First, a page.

Until June 3rd, in the central hall of the Post Office building in Piazza Vittorio Veneto in Trieste, it is possible to visit the exhibition “WORKSHOPS, CAFES AND SHOPS IN TRIESTE IN S.D. MODIANO’S POSTCARDS”.

After the other two events already dedicated to the photographic plates used by “Saul D. Modiano in the early twentieth century ” for the production of his illustrated postcards, this time Modiano has chosen to exhibit the photographic shots concerning some of the commercial activities that animated Trieste in those years.

These reproductions are taken from the material preserved in the Modiano Historical Archive which take us back to now forgotten atmospheres, places and products: from the Grand Hotel Obélisque on the outskirts of Opicina, which has been waiting to be restored since 1985, to the Drogheria Toso which instead has managed to remain almost unchanged since its opening in 1906.

There is no shortage of curiosities such as the images dedicated to the most famous tailors or the interiors of a shoe shop specialized in the sale of American and English footwear.

There is then a section dedicated to shops that sold basic necessities such as Antonio Bosco’s shop which is still in business today or the particular case of consumer cooperatives between private employees which allowed Trieste’s middle class to access products and services with low costs.

A series of enlargements focuses the visitor’s gaze on the goods on display and on the faces of shop assistants; then it moves on to the interiors of some of the pharmacies at the time, best known for their furnishings and the quality of their galvanic laboratories.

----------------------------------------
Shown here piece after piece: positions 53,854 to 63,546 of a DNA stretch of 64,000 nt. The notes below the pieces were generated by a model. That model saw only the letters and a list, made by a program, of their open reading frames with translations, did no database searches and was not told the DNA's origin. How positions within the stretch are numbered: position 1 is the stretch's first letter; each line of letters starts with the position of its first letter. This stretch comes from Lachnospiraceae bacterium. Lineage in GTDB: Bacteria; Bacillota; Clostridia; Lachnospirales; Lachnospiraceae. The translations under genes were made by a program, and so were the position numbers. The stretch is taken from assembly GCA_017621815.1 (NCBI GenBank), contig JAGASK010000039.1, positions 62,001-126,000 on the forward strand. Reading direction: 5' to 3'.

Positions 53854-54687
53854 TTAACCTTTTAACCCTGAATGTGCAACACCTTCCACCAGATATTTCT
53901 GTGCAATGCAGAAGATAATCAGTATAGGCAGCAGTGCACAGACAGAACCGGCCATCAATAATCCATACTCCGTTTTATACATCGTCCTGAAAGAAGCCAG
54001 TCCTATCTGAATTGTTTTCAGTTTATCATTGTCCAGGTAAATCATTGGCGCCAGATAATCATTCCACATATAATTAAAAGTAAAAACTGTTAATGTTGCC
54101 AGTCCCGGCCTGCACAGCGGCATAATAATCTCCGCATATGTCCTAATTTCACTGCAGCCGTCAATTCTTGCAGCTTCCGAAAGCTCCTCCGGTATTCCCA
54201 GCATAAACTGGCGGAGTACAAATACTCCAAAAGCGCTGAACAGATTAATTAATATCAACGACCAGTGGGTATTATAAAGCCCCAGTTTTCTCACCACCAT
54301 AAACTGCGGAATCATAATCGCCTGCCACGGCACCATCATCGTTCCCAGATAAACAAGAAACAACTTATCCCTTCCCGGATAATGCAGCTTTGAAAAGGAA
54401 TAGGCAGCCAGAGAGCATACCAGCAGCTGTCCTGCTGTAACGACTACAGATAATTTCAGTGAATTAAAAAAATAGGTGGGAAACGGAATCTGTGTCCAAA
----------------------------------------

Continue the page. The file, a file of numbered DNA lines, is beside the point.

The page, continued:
To make the most of the event, Modiano has chosen to offer free guided tours that allow a more immersive experience with anecdotes and historical insights that lay behind the images.

The intent is to enhance both the cultural heritage preserved by the Historical Archive and the historical memory of a city which in that period stood out for its economic and intellectual liveliness.

To convey thes ideas, it was decided to display some images of the historic cafés of the time, choosing not the best-known ones but those with a more interesting history such as Caffè Milano or the American Bar which guaranteed its patrons privacy and tranquility.

At the end of the exhibition there is a quote that connects both to the history of photography that portrays Giuseppe Mayländer’s Modern Library and to the spirit that we wanted to convey:

 

«…  La mia città che in ogni parte è viva          «… My city which is alive in every part

ha il cantuccio a me fatto, alla mia vita               it has a corner made for me, for my life

pensosa e schiva».                                               thoughtful and shy.”

Umberto Saba